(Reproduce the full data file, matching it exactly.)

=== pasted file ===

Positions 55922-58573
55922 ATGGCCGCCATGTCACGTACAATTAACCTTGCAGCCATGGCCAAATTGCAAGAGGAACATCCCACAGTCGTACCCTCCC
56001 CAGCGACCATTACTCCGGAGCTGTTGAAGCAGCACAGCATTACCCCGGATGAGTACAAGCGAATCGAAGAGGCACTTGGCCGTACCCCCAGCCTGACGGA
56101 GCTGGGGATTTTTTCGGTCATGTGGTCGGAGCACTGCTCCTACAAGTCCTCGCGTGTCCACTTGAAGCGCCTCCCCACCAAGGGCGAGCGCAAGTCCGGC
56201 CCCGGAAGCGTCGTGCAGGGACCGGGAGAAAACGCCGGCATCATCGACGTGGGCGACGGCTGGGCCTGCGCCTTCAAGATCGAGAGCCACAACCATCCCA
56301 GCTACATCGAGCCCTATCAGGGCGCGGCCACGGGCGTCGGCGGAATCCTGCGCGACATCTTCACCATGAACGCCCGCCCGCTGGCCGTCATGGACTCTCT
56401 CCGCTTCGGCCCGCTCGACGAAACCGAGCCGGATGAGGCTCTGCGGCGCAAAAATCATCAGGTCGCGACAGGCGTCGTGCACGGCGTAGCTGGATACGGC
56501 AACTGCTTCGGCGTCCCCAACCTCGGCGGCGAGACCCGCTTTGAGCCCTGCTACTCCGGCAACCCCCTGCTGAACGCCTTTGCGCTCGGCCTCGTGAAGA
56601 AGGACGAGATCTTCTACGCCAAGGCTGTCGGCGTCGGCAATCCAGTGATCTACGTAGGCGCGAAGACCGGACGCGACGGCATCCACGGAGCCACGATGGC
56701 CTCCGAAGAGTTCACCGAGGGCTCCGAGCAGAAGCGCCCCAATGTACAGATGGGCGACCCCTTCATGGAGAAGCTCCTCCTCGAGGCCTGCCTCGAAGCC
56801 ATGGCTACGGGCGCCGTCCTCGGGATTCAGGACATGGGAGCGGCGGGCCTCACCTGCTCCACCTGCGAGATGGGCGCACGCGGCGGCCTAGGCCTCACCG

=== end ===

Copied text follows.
Positions 55922-58573
55922 ATGGCCGCCATGTCACGTACAATTAACCTTGCAGCCATGGCCAAATTGCAAGAGGAACATCCCACAGTCGTACCCTCCC
56001 CAGCGACCATTACTCCGGAGCTGTTGAAGCAGCACAGCATTACCCCGGATGAGTACAAGCGAATCGAAGAGGCACTTGGCCGTACCCCCAGCCTGACGGA
56101 GCTGGGGATTTTTTCGGTCATGTGGTCGGAGCACTGCTCCTACAAGTCCTCGCGTGTCCACTTGAAGCGCCTCCCCACCAAGGGCGAGCGCAAGTCCGGC
56201 CCCGGAAGCGTCGTGCAGGGACCGGGAGAAAACGCCGGCATCATCGACGTGGGCGACGGCTGGGCCTGCGCCTTCAAGATCGAGAGCCACAACCATCCCA
56301 GCTACATCGAGCCCTATCAGGGCGCGGCCACGGGCGTCGGCGGAATCCTGCGCGACATCTTCACCATGAACGCCCGCCCGCTGGCCGTCATGGACTCTCT
56401 CCGCTTCGGCCCGCTCGACGAAACCGAGCCGGATGAGGCTCTGCGGCGCAAAAATCATCAGGTCGCGACAGGCGTCGTGCACGGCGTAGCTGGATACGGC
56501 AACTGCTTCGGCGTCCCCAACCTCGGCGGCGAGACCCGCTTTGAGCCCTGCTACTCCGGCAACCCCCTGCTGAACGCCTTTGCGCTCGGCCTCGTGAAGA
56601 AGGACGAGATCTTCTACGCCAAGGCTGTCGGCGTCGGCAATCCAGTGATCTACGTAGGCGCGAAGACCGGACGCGACGGCATCCACGGAGCCACGATGGC
56701 CTCCGAAGAGTTCACCGAGGGCTCCGAGCAGAAGCGCCCCAATGTACAGATGGGCGACCCCTTCATGGAGAAGCTCCTCCTCGAGGCCTGCCTCGAAGCC
56801 ATGGCTACGGGCGCCGTCCTCGGGATTCAGGACATGGGAGCGGCGGGCCTCACCTGCTCCACCTGCGAGATGGGCGCACGCGGCGGCCTAGGCCTCACCG